More than 1 million previously convicted felons have had their right to vote restored in Florida.
Interested in Midterm Elections?
Add Midterm Elections as an interest to stay up to date on the latest Midterm Elections news, video, and analysis from ABC News.
Voters passed an initiative on Tuesday’s ballot that renewed voting rights to the majority of felons who have completed their sentences, including probation and restitution, according to an ABC News projection. Those who committed sexual offenses or murder are excluded from having their ability to vote restored.
Amendment 4 required 60 percent approval to pass.
Of those large numbers, African-Americans largely benefit from the measure due to the fact they numerically make up the most convicted felons in the country. In 2016, 21 percent of African-Americans were disenfranchised, according to The Sentencing Project.
The Florida constitution, with Jim Crow–era roots, barred people from voting even after having completed their sentences.
Florida’s Republican Gov. Rick Scott, who opposed the measure, axed a system allowing the restoration of voting rights without formal hearings to felons after being elected in 2011. Scott then implemented a law which required convicted felons to appeal their voting status to him through a clemency board and imposed a five-year waiting period for felons to even apply for clemency.
Scott was running for senator in the state this election cycle due to being term-limited out of office.
According to NPR, Scott granted voting rights to just over 3,000 people.
The American Civil Liberties Union (ACLU) estimates 1.4 million convicted felons will now have the ability to vote in Florida.
In March, U.S. District Judge Mark Walker issued an injunction for Scott to initiate a new clemency system to restore felons’ voter rights by April. He ruled Florida’s system that requires felons wait five years to petition the governor and three elected Cabinet members for the right to vote was “fatally flawed.” But, Walker’s ruling was blocked by a federal appeals court.
The newly approved measure made Florida’s ballot after the Florida Rights Restoration Coalition, a grassroots membership organization led and ran by formerly convicted persons, collected more than 800,000 signatures needed to qualify the amendment.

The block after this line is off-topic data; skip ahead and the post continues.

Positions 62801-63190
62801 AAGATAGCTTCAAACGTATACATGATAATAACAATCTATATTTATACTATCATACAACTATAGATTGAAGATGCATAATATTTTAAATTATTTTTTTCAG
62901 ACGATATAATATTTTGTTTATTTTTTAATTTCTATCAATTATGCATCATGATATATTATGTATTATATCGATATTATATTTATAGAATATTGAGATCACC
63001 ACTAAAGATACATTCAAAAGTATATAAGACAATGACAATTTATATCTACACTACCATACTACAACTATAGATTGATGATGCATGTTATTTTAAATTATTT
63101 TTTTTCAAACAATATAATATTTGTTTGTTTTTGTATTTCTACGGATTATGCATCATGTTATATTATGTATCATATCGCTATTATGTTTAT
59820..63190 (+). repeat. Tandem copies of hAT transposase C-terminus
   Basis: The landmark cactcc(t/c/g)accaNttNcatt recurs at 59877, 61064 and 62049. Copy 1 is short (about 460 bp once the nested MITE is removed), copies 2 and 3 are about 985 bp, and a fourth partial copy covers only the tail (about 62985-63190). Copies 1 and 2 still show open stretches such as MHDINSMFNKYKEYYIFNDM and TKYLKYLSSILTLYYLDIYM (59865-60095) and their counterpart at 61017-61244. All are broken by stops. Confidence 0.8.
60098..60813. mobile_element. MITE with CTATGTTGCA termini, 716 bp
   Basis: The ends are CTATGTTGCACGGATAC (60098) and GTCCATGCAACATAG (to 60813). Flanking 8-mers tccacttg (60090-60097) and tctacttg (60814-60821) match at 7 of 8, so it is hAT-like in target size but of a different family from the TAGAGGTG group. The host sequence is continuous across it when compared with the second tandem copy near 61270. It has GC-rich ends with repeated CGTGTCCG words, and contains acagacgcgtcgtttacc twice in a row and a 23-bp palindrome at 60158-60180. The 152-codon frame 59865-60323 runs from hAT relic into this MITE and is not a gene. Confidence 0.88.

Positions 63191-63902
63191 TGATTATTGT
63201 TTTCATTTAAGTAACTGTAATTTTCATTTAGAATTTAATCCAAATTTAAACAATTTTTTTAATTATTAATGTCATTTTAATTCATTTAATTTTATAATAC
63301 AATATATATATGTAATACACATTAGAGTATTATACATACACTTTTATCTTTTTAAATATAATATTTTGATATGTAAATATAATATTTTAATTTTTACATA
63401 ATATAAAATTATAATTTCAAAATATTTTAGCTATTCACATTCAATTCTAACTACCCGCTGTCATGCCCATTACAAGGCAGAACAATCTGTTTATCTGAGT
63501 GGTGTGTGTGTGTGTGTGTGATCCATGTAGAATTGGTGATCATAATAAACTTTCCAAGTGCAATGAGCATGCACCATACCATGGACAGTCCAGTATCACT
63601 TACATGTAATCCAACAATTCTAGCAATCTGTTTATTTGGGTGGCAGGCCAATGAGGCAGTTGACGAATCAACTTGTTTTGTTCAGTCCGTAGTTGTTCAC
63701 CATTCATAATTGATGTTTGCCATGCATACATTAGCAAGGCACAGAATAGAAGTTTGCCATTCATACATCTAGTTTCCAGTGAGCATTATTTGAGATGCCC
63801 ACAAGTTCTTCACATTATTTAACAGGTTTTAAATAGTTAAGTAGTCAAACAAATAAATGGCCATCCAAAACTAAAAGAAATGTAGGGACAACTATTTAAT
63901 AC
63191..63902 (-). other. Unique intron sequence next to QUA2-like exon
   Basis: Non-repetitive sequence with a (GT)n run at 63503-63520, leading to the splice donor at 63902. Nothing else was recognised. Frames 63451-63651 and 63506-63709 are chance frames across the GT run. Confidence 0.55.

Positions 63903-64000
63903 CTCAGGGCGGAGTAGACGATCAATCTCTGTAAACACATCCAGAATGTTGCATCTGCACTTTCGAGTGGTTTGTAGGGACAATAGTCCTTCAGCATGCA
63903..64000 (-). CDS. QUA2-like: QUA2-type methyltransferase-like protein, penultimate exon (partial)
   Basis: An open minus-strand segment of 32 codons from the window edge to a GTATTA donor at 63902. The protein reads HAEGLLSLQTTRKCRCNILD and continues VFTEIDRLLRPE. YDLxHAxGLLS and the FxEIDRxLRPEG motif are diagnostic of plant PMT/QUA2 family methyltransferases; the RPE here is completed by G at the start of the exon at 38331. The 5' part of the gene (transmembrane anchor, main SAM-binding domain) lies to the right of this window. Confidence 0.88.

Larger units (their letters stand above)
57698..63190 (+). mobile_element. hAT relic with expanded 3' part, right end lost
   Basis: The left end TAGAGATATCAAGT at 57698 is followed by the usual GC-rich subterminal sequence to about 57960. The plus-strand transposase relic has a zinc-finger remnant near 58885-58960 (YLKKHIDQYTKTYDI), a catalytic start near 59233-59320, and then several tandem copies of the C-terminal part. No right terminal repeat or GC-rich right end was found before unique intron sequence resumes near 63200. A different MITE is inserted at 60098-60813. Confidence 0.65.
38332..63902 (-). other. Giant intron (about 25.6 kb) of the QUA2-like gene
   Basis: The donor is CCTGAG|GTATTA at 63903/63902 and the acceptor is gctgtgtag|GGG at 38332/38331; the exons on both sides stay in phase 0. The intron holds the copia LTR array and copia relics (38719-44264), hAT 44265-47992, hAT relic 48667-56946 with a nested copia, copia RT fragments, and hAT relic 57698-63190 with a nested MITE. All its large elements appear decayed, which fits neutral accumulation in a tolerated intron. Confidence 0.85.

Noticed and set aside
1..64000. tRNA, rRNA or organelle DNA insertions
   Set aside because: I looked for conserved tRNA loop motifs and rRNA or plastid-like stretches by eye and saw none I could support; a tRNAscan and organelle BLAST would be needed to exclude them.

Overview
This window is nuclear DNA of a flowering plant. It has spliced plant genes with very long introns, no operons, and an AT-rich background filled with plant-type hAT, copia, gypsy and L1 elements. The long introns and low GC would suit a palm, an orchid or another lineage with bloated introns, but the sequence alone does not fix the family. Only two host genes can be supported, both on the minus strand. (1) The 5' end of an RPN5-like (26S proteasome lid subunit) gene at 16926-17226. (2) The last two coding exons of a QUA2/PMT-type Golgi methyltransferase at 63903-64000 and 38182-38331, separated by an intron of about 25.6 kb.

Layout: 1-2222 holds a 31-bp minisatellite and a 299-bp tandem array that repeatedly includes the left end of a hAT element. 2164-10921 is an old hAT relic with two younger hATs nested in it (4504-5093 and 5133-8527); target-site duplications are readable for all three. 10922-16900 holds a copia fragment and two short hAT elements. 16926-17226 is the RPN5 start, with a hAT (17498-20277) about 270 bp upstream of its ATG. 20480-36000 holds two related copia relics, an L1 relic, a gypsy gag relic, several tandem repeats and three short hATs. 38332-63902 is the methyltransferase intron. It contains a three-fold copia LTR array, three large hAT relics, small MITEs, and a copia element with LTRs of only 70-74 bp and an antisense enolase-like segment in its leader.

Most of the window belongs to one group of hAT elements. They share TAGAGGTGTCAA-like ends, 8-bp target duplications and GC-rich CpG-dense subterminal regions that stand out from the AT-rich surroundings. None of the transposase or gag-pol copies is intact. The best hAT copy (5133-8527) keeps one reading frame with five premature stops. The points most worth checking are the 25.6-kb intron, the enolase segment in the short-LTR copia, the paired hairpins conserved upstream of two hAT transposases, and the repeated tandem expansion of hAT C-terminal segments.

The measure even garnered celebrity attention — pop star Rihanna urged Floridans to approve the measure.
“VOTE YES on Amendment 4 to restore voting rights to folks who have already paid their debt to society,” Rihanna tweeted.
Andrew Gillum, the Democratic candidate who has conceded in Florida’s gubernatorial race, supported the measure while his opponent, Republican Ron DeSantis, opposed it.
Activits took to social media after the win to laud the voters, and the amendment.
“A HUGE and hard fought victory. One of the most important of our lifetime,” social activist Shaun King tweeted.
BREAKING: Amendment 4 in Florida has just PASSED!
YES! YES! YES!
1.4 million former felons who had been banned from voting for life will all now be granted back their voting rights.
A HUGE and hard fought victory.
One of the most important of our lifetime.
— Shaun King (@shaunking) November 7, 2018
Others celebrated the long-awaited victory, which could shift Florida’s future political climate.
Amendment 4 will radically change the Florida electorate. A lot of junk amendments this year. But this one will lead to increased democracy and fairness, rooted in the principle of restorative justice.
— AG Gancarski (@AGGancarski) November 7, 2018